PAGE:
Experience Counts

In the beginners mind there are many options, in the experts mind there are few.  As I am encouraged and polished by the senior application engineers I find this statement to hold true in many ways.

There are, however, certain fields in which I am already an expert in my own right.  As an automotive technician for nearly a decade, an array of master certifications and advanced level competency certificates give weight to what many would call expertise.  Scarred hands and busted knuckles prove that any knowledge gained has been done so through perseverance and personal time on the job.  People can wonder why someone would want to do this, but in all fairness I liked cars before I liked girls.

I used to open up all the operating parameters on each sensor input and watch them on the scanner during diagnosis.  Over time, you get an idea of what is normal, what is acceptable variance, and what is erroneous (in addition to what the books and charts say).  I would also scope these outputs onto a digital oscilloscope to watch the sweeping patterns of the electrical signals.  Sometimes this is the only way to find a glitch when it’s momentary because the readout screen of the scanner doesn’t respond fast enough.  (Thank you propagation delay!)

This experience and a willingness to help with any car related problem has always been a good thing for me and yesterday it proved worthwhile once again.  I answered my phone in the application engineering department of EXAIR and was greeted by a fellow engineer.  Unbeknownst to me, this gentleman was an engineer for an automotive parts supplier.  They were working with a new prototype sensor that needed a specific cycle time to heat up and cool down to simulate on-the-road conditions.  We went through the parameters of the application and as each specific came to light it sounded more and more familiar.  Sometime during the conversation I stated this sounded like the “___”.  There was silence.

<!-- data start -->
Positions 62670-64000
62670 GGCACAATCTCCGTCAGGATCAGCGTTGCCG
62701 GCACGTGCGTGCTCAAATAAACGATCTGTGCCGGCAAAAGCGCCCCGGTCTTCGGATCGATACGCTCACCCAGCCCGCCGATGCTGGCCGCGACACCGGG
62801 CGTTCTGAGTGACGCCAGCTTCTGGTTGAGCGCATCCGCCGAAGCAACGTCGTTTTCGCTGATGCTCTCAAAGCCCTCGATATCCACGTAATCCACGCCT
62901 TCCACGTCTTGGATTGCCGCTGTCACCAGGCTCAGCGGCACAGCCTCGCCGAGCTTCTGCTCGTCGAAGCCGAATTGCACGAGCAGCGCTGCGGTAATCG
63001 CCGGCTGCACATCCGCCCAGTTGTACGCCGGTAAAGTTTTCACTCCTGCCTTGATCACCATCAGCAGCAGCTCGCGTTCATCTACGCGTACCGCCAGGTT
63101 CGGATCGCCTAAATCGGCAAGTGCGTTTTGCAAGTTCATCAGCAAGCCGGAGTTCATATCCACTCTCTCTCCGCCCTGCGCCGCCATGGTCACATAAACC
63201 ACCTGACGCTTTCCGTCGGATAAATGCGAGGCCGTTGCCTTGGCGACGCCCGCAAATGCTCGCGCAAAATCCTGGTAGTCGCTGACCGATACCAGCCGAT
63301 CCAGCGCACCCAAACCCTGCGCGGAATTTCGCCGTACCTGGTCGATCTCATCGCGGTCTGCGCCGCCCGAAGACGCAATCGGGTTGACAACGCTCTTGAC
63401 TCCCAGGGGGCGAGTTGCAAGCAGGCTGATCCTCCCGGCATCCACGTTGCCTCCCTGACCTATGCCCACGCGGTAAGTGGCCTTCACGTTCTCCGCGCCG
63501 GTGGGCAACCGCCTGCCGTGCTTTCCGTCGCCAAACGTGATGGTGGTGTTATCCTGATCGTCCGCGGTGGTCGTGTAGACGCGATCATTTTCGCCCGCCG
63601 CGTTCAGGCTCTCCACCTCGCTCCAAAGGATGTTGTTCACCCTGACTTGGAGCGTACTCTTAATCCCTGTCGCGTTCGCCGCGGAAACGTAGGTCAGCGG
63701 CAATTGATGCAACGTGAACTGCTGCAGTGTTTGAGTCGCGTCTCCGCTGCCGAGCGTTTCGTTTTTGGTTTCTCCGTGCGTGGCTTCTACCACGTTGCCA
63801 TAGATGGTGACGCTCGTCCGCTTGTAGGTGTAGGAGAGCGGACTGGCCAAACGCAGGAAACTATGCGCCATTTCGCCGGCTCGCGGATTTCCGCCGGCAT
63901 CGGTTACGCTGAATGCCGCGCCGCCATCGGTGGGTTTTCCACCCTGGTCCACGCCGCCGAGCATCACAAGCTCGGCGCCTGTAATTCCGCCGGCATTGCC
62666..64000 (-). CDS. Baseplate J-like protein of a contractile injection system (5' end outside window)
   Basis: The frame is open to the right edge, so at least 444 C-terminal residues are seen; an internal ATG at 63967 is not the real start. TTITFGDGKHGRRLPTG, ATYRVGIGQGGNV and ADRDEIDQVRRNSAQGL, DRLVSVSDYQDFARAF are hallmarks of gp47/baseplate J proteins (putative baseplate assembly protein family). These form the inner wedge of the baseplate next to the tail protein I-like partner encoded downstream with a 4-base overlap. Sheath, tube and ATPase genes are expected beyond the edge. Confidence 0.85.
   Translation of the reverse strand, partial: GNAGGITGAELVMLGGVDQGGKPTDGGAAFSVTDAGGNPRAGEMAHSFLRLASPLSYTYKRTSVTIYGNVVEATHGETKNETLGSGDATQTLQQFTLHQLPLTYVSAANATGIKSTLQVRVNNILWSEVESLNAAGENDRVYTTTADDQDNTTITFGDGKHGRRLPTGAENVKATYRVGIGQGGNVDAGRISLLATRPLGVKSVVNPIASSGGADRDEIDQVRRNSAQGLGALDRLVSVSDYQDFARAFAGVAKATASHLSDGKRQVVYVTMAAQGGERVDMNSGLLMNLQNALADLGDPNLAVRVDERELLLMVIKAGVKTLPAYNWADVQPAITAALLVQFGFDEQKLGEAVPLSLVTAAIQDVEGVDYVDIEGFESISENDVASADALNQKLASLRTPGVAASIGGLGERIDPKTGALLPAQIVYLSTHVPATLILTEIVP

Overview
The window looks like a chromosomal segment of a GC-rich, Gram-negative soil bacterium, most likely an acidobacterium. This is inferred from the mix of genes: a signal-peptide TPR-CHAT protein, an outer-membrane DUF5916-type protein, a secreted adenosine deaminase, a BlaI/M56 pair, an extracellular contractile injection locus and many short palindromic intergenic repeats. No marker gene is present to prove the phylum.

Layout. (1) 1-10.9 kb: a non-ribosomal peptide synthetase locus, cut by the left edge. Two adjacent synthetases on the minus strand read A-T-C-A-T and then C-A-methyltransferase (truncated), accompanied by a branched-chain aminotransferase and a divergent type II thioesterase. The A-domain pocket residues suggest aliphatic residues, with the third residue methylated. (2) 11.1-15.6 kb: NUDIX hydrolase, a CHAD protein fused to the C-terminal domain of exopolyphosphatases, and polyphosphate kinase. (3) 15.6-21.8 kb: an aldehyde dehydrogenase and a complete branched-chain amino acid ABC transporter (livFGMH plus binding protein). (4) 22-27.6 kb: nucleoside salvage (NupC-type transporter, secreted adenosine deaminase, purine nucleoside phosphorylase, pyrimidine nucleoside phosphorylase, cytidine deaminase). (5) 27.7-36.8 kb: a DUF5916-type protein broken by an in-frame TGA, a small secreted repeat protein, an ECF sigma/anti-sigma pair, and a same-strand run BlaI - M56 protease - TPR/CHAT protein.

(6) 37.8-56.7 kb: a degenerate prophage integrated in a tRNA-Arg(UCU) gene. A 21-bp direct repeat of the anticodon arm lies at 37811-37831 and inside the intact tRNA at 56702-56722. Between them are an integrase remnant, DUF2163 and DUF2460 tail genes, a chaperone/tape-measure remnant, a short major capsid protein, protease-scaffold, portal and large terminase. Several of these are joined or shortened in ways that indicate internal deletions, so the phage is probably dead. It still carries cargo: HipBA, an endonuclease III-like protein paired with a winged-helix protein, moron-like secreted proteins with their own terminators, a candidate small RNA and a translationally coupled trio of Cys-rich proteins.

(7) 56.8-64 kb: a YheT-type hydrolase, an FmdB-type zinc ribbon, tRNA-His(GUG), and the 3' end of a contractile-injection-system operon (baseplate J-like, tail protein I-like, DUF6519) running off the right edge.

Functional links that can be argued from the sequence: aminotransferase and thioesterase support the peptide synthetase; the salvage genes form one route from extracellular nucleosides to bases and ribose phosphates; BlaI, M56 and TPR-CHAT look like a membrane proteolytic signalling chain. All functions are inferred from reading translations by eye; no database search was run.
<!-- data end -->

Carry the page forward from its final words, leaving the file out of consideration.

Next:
“Uhh…  Yeah that’s pretty close…

“I used to see these scope out faulty on the twin turbo ___ engines”.  (Still do)

“Oh WOW!  That’s… Well… I can’t say much more without giving away the farm.  This project is of high level interest to the company…”

As it turns out, this engineer was working on a new and improved sensor for which I had spent significant time watching the readouts.  Repeated failures of the same part often led me to ponder the root cause of failure.  Perhaps the metals used to surround the pickup points had not been configured correctly and as a result the longevity was compromised.  Or perhaps normal operating conditions varied too widely across different regions and the expected values to the controller software were too stringent.  It’s not often these questions can be fielded by the (ex) technician directly to the engineers designing the parts.

So as the conversation went on I found it quite enjoyable to listen attentively and my colleague found my experience to be quite helpful.  We found a solution using the EXAIR Vortex Tubes, and I’m eager to learn the results of testing.

This level of service and dedication is something in which we take pride at EXAIR.  Whether its machine setup and operations, manufacturing design, process control, efficiency implementation or automotive product prototyping, we’re here to help.  If you need a hand with your application, give us a call.

Lee Evans
Application Engineer

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